Net Neutrality and Why it is Necessary


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Dustin Gayer, Contributor

The internet is an integral facet of our world. It has found itself increasingly prevalent in the medical communities who care for patients and in classrooms with teachers and students adapting to virtual learning.

Net neutrality is needed to ensure internet providers cannot restrict speeds or lock them from viewing certain content. 

Without net neutrality, the technological divide will continue to grow. This will result in people who can afford access and faster speeds will have a greater informational advantage compared to those who cannot afford the access.

On March 29, 2021, a hearing was requested by PA State Senator Amanda Cappelletti serving Delaware and Montgomery Counties, and State Rep. Elizabeth Fiedler 184th District Philadelphia County, as well as Sen. Katie Muth Representing the 44th district.

The zoom meeting was requested to discuss the need for net neutrality across the Commonwealth of Pennsylvania.

“We are gathered here today to talk to experts to find a way to upgrade Pennsylvania’s technological infrastructure,” Cappelletti said.

The Trump administration repealed the net neutrality regulations put in place by the Obama administration. That allowed the FCC to regulate broadband providers.

There are public safety concerns with not having net neutrality in place that allows internet providers to favor one department over another.

“For example, in California Verizon suppressed the fire departments’ internet speed preventing them from properly communicating with each other while battling the largest wildfire in the state’s history.” Josh Stager, Deputy Director, Broadband and Competition Policy, Open Technology Institute said. 

After the past year, our reliance on the internet to do everything from work to school and even doctors’ visits dependency on the internet is now essential to our way of life. 

“The internet is a utility, and the law should treat it that way.” Stager said.

There are many parts of Pennsylvania that do not have access to broadband internet, limiting access to medical care and creating an educational divide in the state. 

Rural Pennsylvania is heavily impacted by the lack of internet service or dependable service.

“In this post-Covid era, the importance of keeping a neutral broadband service provision has never been greater.” Sascha Meinrath, Palmer Chair in Telecommunications, Penn State University said.

Small business is having trouble adapting to a more online model because of lack of connectivity in many areas of Pennsylvania.

Within the last year, the transition from in-person learning to online learning has greatly impacted the ability of children to learn. In addition, there have been many parts of Pennsylvania that cannot transition to online classes due to connectivity issues and lack of funding to be able to afford the devices to allow for a transition to online courses.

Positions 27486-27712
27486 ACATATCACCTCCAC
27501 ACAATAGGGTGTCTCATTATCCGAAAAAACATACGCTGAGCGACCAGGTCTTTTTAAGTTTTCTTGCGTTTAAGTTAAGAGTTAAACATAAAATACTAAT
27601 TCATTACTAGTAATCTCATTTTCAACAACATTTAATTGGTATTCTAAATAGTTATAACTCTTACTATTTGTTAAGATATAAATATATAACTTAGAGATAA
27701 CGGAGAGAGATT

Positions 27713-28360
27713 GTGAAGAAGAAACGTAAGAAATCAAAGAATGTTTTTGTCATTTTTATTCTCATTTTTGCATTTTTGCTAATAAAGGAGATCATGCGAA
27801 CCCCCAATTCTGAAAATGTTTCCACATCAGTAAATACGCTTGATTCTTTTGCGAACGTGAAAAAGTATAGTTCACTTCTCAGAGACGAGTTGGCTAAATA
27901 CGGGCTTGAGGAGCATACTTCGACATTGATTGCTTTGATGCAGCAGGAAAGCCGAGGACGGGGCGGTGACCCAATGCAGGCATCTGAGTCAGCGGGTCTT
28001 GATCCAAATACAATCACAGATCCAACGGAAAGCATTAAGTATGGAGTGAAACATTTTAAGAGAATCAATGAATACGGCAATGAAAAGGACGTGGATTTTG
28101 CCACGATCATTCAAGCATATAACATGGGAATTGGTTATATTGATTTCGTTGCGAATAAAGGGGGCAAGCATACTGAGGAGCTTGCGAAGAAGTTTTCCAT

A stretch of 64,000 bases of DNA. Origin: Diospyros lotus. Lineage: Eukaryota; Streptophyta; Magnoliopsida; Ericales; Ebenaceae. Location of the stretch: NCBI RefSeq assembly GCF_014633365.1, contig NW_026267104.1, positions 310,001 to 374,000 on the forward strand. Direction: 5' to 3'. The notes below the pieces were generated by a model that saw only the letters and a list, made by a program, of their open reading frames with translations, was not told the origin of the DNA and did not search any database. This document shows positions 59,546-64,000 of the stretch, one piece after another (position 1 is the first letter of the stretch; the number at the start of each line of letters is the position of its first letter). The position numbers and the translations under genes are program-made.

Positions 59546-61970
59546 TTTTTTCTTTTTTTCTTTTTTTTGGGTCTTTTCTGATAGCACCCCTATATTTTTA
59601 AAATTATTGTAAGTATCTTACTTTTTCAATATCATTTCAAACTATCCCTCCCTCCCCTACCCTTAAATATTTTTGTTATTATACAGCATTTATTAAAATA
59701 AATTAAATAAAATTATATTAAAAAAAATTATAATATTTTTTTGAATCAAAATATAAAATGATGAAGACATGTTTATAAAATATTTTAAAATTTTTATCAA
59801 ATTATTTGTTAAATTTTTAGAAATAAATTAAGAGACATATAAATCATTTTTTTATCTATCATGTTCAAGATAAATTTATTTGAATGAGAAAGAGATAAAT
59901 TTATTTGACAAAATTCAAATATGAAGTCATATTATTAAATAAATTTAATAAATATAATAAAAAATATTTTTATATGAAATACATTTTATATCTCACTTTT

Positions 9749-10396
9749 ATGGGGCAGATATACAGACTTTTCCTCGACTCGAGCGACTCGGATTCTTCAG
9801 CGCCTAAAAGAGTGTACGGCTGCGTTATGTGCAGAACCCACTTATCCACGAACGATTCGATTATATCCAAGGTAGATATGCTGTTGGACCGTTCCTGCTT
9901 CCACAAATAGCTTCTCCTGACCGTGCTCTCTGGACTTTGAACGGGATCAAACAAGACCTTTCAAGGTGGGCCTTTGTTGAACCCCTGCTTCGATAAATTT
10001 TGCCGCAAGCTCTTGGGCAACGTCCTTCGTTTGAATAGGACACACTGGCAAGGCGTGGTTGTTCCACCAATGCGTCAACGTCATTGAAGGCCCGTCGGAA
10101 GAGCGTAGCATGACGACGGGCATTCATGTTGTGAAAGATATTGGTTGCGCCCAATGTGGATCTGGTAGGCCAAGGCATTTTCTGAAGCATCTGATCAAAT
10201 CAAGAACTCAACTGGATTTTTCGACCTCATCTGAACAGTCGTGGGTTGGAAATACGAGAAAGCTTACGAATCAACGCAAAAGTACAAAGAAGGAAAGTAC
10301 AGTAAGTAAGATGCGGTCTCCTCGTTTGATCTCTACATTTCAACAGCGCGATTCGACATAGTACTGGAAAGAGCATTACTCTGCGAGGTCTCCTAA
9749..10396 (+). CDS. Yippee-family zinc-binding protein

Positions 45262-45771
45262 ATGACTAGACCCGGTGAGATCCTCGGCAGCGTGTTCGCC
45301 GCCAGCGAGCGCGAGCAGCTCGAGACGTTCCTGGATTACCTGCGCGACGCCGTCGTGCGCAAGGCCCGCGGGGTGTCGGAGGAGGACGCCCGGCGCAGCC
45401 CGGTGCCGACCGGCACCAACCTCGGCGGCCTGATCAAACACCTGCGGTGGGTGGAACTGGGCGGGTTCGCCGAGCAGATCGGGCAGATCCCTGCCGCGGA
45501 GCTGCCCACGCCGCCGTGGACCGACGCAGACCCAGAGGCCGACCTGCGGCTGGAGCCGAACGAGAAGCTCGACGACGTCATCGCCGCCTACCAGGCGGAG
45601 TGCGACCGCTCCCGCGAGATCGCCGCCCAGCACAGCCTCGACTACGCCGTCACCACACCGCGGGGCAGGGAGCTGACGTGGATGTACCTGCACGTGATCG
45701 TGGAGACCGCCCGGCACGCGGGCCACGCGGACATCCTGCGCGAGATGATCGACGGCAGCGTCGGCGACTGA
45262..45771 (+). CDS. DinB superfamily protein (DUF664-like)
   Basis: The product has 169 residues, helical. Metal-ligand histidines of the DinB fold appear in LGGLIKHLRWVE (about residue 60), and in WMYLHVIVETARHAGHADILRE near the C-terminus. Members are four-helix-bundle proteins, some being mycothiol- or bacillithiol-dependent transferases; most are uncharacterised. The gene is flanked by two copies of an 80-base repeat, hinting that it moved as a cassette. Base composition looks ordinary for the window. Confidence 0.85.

“My students were able to go on business as usual simply because of where they live and the social economics of their family, but for many students in the Commonwealth that is not the experience. That is not ok in Pennsylvania that recognizes itself a commonwealth.” Hollie Woodard, English Teacher and Technology Coach said.

Telehealth has become even more important and more frequently used than ever before. Allowing people access to medical care when they are not physically able to go see a doctor. 

But there are many parts of Pennsylvania that are not able to use telehealth applications to see their providers, due to lack of access to the internet or poor connectivity.

“Health care has increasingly becoming digitized and differential access to broadband will inherently mean differential access to essential medical services.” Dr. Glenn Updike said.

Because of the uncompetitive market of internet providers in the United States, we pay much higher prices for slower speeds when compared to many other countries.

“The profit margins for internet connectivity are 90% plus profit margins. How that is not price gouging I don’t know but the federal trades commissions has been asleep at the wheel on this as well as the FCC.” Meinrath said.

Stager and Meinrath agree that something as simple as pricing transparency would reduce pricing and promote accountability, under the current model there is a complete and total lack of accountability.

Currently, consumers do not know what they are paying for compared to others, and when you call the companies directly, they cannot tell you exactly what you or anyone else is paying.

“An example of what price transparency regulation policy looks like is the federal E-Rate program. This is a program which allows schools and libraries to connect to the internet. It’s a multibillion-dollar program it’s been around since 1996, but for the first decade of its existence, it did not have pricing transparency. Approximately 7-8 years ago the FCC changed the policy resulting in the ISP having to disclose what price they were charging each school and library through this program. Within one year of that amendment, the prices fell by 90% simply do to the transparency.” Stager said.

For more information on these topics and senate meeting schedules. 

The list of attendees at the hearing included:

Rep. Ryan Bizzarro, Rep. Frank Burns, Rep. Elizabeth Fiedler, Rep. Mark A. Longietti, Rep, Eddie Day Pashinski. Rep. Christopher Sainato, Rep. Ben Sanchez, Rep. Joe Webster.

Sen. Jay Costa, Senator. Wayne Fontana, Sen. Katie Muth, Sen. James Brewster.

Sen. Amanda Cappelletti, Sen. Tim Kearney, Sen. Lindsey Williams.

The speakers included Josh Stager, Sascha Meinrath, Hollie Woodard, Dr. Glenn Updike, MD.